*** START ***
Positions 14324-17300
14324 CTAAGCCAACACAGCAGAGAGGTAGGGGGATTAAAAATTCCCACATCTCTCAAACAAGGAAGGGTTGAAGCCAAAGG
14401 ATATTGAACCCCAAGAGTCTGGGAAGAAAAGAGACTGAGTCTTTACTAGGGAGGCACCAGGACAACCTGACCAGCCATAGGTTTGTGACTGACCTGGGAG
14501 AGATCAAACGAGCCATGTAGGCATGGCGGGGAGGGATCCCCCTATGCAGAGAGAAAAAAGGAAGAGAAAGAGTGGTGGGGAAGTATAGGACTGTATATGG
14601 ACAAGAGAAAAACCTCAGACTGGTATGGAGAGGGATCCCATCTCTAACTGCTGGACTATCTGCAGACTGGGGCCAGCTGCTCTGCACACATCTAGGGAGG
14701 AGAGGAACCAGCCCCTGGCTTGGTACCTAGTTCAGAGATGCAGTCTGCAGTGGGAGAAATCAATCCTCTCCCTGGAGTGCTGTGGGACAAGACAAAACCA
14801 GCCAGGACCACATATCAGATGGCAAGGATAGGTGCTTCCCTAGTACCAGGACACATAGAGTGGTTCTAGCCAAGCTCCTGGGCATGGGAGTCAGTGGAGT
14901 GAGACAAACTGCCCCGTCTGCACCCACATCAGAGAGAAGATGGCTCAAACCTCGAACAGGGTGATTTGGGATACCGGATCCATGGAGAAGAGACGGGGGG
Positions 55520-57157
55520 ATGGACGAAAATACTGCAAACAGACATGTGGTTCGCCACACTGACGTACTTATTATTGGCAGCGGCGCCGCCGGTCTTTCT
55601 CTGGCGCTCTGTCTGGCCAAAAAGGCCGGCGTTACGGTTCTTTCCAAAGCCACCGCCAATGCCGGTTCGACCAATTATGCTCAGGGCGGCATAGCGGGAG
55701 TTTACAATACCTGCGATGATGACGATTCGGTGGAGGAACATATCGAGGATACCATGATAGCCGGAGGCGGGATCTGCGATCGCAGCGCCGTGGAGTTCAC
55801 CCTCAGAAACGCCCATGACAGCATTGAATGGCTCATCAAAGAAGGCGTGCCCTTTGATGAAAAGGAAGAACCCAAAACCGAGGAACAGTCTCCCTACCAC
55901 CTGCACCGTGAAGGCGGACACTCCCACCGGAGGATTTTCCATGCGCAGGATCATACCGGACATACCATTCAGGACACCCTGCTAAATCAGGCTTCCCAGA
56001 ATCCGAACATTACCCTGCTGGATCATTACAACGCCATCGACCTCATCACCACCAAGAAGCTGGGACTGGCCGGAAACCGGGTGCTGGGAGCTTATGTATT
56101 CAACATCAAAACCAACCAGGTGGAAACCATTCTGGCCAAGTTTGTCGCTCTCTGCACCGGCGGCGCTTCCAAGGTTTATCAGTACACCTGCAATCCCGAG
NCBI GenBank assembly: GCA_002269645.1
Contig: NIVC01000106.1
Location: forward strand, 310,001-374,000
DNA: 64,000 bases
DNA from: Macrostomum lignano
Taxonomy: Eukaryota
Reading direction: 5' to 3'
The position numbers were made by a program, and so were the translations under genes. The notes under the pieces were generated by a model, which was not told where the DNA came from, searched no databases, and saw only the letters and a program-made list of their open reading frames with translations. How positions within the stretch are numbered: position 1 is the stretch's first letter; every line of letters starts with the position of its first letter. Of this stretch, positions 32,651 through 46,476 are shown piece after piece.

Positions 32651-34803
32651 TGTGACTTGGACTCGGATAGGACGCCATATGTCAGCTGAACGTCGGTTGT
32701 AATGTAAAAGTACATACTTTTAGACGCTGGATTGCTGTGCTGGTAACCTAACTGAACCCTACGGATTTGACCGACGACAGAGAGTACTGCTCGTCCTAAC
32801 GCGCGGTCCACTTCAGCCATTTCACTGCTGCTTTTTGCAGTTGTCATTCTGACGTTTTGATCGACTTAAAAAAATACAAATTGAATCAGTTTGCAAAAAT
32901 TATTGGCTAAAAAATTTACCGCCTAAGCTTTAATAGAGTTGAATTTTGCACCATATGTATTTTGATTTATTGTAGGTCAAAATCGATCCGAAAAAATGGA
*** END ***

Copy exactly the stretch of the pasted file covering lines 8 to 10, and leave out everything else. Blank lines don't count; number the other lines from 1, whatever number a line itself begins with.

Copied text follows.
14901 GAGACAAACTGCCCCGTCTGCACCCACATCAGAGAGAAGATGGCTCAAACCTCGAACAGGGTGATTTGGGATACCGGATCCATGGAGAAGAGACGGGGGG
Positions 55520-57157
55520 ATGGACGAAAATACTGCAAACAGACATGTGGTTCGCCACACTGACGTACTTATTATTGGCAGCGGCGCCGCCGGTCTTTCT